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The season's just starting and - Two deaths at Vail resorts?

post #1 of 13
Thread Starter 

Seriously, this makes me so sad and sick to my stomach.

Vail and Breckenridge report deaths yesterday, and the season is just beginning.  

http://www.realvail.com/article/1141/Two-snow-riders-die-in-separate-incidents-at-Vail-Breckenridge

 

This makes me think about the days when I was a risk management officer at a motocross track.  I recall the worst events during practice or the first races of the season(s), I'm guessing because of fresh season and body not quite in shape for the season, excitement for the new season and enthusiasm overshadowing good sense..........whatever the factors involved.........

 

Please let this remind us to be safe out there!  

Lets get through this season without any more reports of serious injury or worse.

 

 

post #2 of 13

Snow and trees are usually hard while our organs (like the brain) are not.  I think the line between walking away from a bad fall and death is thinner than what most people realize.

post #3 of 13

original reports suggested the cause for one incident or both was a collision between two individuals. can you keep an eye out for an accurate report? thanks.

 

the first few days are very dangerous due to low coverage and high enthusiasm.

post #4 of 13
Quote:
Originally Posted by davluri View Post

original reports suggested the cause for one incident or both was a collision between two individuals. can you keep an eye out for an accurate report? thanks.

 

the first few days are very dangerous due to low coverage and high enthusiasm.



I don't think that was correct. Several reports said the younger guy hit a tree and died of massive internal injuries, and the older guy went off an embankment. (Those who have been to Vail can imagine, those roads back and forth the front are right in the side of a hill.)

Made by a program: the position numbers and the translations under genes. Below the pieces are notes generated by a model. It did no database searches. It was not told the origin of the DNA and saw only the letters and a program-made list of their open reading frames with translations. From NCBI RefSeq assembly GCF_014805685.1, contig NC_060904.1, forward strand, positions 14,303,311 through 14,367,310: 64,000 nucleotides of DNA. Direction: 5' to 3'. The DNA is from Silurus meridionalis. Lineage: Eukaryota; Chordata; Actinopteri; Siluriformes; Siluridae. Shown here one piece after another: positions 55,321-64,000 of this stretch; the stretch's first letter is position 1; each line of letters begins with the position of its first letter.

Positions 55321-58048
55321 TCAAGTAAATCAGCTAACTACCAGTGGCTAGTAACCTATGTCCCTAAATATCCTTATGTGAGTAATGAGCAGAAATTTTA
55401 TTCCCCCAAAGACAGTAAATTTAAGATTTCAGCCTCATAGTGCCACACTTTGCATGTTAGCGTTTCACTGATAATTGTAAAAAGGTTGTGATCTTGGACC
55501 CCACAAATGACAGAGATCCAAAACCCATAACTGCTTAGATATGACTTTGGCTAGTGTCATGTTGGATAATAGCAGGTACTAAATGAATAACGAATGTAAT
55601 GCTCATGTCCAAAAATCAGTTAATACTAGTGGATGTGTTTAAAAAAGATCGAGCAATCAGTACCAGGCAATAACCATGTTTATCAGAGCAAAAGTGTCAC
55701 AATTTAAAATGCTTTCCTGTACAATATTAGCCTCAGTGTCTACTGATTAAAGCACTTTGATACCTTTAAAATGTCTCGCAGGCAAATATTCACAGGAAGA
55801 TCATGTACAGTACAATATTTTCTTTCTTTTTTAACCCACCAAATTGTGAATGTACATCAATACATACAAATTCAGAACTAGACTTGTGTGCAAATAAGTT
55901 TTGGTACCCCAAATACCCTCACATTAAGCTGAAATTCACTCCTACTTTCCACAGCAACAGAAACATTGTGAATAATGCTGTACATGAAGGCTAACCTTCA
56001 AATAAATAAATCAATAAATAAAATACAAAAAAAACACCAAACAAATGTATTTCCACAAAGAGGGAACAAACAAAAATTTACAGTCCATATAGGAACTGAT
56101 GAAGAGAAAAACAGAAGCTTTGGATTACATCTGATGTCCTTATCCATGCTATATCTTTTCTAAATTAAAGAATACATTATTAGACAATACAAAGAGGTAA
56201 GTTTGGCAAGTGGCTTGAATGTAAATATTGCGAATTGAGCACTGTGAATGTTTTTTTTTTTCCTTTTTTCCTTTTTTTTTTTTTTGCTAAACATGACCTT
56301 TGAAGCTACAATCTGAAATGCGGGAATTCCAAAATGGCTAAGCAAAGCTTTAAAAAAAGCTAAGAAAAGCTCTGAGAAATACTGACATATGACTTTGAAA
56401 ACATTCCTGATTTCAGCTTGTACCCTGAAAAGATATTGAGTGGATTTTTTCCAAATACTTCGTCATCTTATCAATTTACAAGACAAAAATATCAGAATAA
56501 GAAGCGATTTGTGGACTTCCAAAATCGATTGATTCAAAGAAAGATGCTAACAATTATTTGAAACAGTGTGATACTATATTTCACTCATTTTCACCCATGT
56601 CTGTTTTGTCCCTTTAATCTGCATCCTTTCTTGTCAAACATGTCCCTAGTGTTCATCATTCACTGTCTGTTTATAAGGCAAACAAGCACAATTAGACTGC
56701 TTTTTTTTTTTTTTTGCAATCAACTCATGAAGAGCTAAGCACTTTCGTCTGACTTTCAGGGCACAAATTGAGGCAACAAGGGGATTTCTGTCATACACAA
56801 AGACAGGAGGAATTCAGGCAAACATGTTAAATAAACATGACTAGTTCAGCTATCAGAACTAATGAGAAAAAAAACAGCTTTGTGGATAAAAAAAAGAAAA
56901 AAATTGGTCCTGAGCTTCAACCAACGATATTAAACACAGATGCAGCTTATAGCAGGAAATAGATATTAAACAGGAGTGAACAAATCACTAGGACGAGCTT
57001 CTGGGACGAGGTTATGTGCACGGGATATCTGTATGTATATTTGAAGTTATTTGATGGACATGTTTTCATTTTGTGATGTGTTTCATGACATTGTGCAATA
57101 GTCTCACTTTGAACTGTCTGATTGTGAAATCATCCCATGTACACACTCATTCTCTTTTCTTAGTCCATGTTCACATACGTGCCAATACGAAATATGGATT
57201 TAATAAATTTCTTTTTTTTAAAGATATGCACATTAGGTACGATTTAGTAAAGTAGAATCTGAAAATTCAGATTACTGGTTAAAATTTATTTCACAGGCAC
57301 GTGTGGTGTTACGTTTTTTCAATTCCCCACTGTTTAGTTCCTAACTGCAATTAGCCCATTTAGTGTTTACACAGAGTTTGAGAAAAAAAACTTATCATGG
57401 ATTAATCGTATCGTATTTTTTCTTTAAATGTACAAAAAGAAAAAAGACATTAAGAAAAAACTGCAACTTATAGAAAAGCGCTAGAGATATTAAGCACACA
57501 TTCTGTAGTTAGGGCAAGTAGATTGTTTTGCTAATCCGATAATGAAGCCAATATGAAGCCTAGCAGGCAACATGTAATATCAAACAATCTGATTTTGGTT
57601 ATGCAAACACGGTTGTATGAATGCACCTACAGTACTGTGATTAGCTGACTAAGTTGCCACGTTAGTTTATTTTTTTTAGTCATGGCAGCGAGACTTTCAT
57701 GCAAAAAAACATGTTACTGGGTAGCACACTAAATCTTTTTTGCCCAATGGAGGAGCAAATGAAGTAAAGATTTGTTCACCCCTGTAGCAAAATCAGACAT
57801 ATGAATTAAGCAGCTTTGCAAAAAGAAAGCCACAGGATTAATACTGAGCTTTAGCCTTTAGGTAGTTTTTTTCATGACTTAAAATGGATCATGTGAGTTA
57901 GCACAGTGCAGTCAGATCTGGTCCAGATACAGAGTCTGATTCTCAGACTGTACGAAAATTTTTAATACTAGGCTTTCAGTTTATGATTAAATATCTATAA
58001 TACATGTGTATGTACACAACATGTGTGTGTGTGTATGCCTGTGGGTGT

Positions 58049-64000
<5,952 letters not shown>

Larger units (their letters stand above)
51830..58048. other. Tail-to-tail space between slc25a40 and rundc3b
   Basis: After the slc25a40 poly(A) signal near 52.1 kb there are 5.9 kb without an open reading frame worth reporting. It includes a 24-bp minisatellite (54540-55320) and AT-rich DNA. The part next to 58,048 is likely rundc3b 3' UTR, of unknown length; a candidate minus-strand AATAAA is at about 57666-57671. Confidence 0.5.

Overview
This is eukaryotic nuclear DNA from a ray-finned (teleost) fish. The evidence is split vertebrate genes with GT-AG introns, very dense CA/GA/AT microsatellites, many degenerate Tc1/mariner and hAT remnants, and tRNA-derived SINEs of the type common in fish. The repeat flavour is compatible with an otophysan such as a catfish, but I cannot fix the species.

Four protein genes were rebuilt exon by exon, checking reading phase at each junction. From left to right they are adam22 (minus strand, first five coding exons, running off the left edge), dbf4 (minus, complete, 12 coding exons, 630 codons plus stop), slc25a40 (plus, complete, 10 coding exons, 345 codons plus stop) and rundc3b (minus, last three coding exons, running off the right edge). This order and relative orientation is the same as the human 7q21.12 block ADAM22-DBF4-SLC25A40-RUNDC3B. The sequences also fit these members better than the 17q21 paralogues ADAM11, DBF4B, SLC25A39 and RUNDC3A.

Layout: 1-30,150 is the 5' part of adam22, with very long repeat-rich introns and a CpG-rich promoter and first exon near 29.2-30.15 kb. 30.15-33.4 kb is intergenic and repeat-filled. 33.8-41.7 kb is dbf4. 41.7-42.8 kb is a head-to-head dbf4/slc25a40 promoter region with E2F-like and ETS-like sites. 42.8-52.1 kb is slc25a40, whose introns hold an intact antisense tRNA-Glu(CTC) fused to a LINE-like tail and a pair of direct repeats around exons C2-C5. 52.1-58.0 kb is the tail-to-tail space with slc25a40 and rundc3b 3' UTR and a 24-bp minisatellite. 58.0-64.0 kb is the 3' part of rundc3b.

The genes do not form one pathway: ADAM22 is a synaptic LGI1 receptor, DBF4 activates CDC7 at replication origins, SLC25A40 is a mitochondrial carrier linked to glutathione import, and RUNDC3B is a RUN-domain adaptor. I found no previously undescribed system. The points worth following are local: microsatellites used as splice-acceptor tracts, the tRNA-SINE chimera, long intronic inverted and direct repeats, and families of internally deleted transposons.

post #5 of 13
Quote:
Originally Posted by quant2325 View Post

Snow and trees are usually hard while our organs (like the brain) are not.  I think the line between walking away from a bad fall and death is thinner than what most people realize.



And then there are the accidents that defy explanation .. my brother watched a lady slide head first (at a good clip, with no helmet) into the post that holds the emergency phone, and then starfish into the trees, hitting stuff left and right. He called for the backboard immediately, and was pretty sure the coroner was next, but by the time he got to her she was sitting up and was totally fine. You just never know.

post #6 of 13

Opening days are scary at some hills. Grouse had one WROD (white ribbon of death) open on their opening evening - a Friday night, no less. The run was filled with testosterone-loaded teenagers whose enthusiasm far outpaced their abilities. Nearly ever boarder/skier was straightlining the intermediate run top to bottom. The accident potential was horrific. One snowboarder was looking for trouble, and attacked my friend for "being in the way" (standing off to the side and keeping poles extended across the hill to keep people at least a foot away from us). On the last gondola ride down, people were screaming/yelling the whole way. When the gondola doors opened, some teenagers in the back yelled "PUSH!" and it was a stampede. 

 

I could see how deaths happen on opening day (or soon thereafter). It's a madhouse, and I think resorts should be held accountable for enforcing their safety standards from opening day onward. 

post #7 of 13


Concussions are weird, so you can't know that sometimes. consider this. in one type of concussion, a person may black out only for a few seconds, but have a very serious injury and a particular form of amnesia as part of it. they will typically ask a question, receive an answer, and ask the same question again 10 seconds later = where am I? you had a bicycle accident.....where am I? they will seem normal otherwise. as a friend said when I hit the pavement in a bicycle crash: the lights were on, but nobody was home. I just mention this for anyone that should come upon a crash where someone's head may have hit something.

Quote:
Originally Posted by segbrown View Post



And then there are the accidents that defy explanation .. my brother watched a lady slide head first (at a good clip, with no helmet) into the post that holds the emergency phone, and then starfish into the trees, hitting stuff left and right. He called for the backboard immediately, and was pretty sure the coroner was next, but by the time he got to her she was sitting up and was totally fine. You just never know.